DESIGN AND METHODS: To investigate the consequences of miR-125b over-expression on myeloid differentiation, apoptosis and proliferation, we used the NB4 and HL60 human promyelocytic cell lines and the 32Dclone3 murine promyelocytic cell line. To test whether miR-125b is able to transform myeloid cells, we used the non-tumorigenic and interleukin-3-dependent 32Dclone3 cell line over-expressing miR-125b, in xenograft experiments in nude mice and in conditions of interleukin-3 deprivation. To identify new miR-125b targets, we compared, by RNA-sequencing, the transcriptome of cell lines that do or do not over-express miR-125b.
RESULTS: We showed that miR-125b over-expression blocks apoptosis and myeloid differentiation and enhances proliferation in both species. More importantly, we demonstrated that miR-125b is able to transform the 32Dclone3 cell line by conferring growth independence from interleukin-3; xenograft experiments showed that these cells form tumors in nude mice. Using RNA-sequencing and quantitative real-time polymerase chain reaction experiments, we identified multiple miR-125b targets. We demonstrated that ABTB1, an anti-proliferative factor, is a new direct target of miR-125b and we confirmed that CBFB, a transcription factor involved in hematopoiesis, is also targeted by miR-125b. MiR-125b controls apoptosis by down-regulating genes involved in the p53 pathway including BAK1 and TP53INP1.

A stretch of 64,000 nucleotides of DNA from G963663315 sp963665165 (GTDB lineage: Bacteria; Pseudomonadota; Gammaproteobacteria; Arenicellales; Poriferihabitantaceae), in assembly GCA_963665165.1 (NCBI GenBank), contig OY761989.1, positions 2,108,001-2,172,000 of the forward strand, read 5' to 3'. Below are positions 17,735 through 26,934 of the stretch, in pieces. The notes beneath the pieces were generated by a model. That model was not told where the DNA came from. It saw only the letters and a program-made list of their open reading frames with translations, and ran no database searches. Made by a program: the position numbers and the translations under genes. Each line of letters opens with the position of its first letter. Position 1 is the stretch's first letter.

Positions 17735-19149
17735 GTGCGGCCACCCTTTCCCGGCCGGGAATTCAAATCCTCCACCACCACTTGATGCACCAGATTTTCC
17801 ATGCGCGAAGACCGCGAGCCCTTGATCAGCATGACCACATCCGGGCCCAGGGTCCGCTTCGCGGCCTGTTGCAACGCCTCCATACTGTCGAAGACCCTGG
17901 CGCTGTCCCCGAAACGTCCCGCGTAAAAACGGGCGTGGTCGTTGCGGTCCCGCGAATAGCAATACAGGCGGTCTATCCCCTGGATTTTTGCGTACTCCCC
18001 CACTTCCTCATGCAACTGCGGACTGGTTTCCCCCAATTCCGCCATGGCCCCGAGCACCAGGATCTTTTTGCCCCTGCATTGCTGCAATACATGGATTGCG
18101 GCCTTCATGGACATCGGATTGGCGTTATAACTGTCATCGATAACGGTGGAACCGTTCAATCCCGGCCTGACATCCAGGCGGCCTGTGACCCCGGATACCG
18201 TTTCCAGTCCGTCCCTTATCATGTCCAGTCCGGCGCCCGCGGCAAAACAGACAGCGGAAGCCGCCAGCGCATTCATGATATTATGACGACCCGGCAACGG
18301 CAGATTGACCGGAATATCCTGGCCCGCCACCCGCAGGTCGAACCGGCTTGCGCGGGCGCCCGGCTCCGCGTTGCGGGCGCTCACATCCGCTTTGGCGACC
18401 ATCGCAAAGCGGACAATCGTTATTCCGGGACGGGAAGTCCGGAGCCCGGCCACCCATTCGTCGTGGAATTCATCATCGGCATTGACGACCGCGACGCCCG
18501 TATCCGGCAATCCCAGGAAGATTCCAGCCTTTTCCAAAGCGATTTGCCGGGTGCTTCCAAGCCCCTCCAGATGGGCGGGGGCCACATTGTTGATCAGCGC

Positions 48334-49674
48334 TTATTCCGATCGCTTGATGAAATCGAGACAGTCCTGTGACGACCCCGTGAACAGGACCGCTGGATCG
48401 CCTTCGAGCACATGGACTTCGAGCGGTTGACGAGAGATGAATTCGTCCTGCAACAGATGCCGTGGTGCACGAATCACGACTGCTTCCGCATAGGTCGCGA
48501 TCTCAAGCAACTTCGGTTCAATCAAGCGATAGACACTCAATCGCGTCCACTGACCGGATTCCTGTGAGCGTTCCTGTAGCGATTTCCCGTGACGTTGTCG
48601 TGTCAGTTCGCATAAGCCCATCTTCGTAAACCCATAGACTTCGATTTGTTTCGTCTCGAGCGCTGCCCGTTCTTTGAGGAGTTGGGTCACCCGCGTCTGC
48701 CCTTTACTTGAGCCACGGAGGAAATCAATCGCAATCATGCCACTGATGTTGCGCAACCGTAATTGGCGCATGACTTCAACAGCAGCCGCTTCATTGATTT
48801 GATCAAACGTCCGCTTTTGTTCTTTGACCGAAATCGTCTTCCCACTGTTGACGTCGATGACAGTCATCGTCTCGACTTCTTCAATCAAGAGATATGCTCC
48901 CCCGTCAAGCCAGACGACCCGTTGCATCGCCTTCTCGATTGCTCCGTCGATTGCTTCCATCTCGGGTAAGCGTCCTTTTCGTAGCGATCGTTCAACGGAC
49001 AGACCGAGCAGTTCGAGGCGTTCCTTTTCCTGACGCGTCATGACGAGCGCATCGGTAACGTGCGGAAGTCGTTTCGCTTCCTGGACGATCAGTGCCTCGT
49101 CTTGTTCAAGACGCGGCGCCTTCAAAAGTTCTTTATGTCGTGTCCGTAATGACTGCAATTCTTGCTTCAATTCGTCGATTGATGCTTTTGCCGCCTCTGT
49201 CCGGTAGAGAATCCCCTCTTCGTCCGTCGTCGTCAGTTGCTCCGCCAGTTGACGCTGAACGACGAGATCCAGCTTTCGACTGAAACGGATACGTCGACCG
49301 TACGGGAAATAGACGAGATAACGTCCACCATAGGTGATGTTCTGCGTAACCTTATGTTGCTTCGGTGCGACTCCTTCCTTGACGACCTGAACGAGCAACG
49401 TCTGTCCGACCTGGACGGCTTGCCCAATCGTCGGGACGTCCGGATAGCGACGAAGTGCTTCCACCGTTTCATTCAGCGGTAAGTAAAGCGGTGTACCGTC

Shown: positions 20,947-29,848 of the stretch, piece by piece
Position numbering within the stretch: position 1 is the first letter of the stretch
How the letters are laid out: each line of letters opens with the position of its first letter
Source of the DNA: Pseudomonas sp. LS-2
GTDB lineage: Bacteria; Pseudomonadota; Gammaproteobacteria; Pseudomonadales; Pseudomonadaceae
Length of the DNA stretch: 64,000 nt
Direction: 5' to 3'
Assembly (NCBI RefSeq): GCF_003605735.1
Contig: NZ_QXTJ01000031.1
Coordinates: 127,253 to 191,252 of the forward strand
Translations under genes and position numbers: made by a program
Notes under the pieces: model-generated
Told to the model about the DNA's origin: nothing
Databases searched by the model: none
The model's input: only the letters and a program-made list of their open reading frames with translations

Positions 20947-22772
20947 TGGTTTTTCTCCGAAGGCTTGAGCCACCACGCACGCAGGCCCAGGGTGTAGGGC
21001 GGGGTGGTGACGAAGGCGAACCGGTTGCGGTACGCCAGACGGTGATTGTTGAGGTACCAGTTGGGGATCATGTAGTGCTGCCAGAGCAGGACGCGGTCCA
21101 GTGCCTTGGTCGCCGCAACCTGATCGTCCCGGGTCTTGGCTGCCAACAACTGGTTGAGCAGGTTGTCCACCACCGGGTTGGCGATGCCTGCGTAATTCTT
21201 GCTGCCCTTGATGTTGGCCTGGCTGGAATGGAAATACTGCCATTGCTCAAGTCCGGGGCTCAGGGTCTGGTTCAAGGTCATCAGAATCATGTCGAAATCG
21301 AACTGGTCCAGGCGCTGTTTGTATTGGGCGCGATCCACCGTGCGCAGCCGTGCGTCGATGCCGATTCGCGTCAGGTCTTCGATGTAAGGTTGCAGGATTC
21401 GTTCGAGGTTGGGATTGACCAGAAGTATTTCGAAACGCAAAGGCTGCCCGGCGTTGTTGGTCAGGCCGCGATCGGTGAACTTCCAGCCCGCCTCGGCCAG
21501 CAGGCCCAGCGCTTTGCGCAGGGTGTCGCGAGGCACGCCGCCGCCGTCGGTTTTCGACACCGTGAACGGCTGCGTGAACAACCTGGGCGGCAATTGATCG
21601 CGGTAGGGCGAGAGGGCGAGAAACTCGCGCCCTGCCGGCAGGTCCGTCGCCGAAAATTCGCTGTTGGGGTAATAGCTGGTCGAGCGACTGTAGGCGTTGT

CONCLUSIONS: This study demonstrates that in a myeloid context, miR-125b is an oncomiR able to transform cell lines. miR-125b blocks myeloid differentiation in part by targeting CBFB, blocks apoptosis through down-regulation of multiple genes involved in the p53 pathway, and confers a proliferative advantage to human and mouse myeloid cell lines in part by targeting ABTB1.

Bomben R, Gobessi S, Dal Bo M, et al.
The miR-17∼92 family regulates the response to Toll-like receptor 9 triggering of CLL cells with unmutated IGHV genes.
Leukemia. 2012; 26(7):1584-93 [PubMed] Related Publications
Chronic lymphocytic leukemia (CLL) cells from clinically aggressive cases have a greater capacity to respond to external microenvironmental stimuli, including those transduced through Toll-like-receptor-9 (TLR9). Concomitant microRNA and gene expression profiling in purified CLL cells (n=17) expressing either unmutated (UM) or mutated (M) IGHV genes selected microRNAs from the miR-17∼92 family as significantly upregulated and in part responsible for modifications in the gene expression profile of UM CLL cells stimulated with the TLR9 agonist CpG. Notably, the stable and sustained upregulation of miR-17∼92 microRNAs by CpG was preceded by a transient induction of the proto-oncogene MYC. The enforced expression of miR-17, a major member from this family, reduced the expression of the tumor suppressor genes E2F5, TP53INP1, TRIM8 and ZBTB4, and protected cells from serum-free-induced apoptosis (P ≤ 0.05). Consistently, transfection with miR-17∼92 family antagomiRs reduced Bromo-deoxy-uridine incorporation in CpG-stimulated UM CLL cells. Finally, miR-17 expression levels, evaluated in 83 CLL samples, were significantly higher in UM (P=0.03) and ZAP-70(high) (P=0.02) cases. Altogether, these data reveal a role for microRNAs of the miR-17∼92 family in regulating pro-survival and growth-promoting responses of CLL cells to TLR9 triggering. Overall, targeting of this pathway may represent a novel therapeutic option for management of aggressive CLL.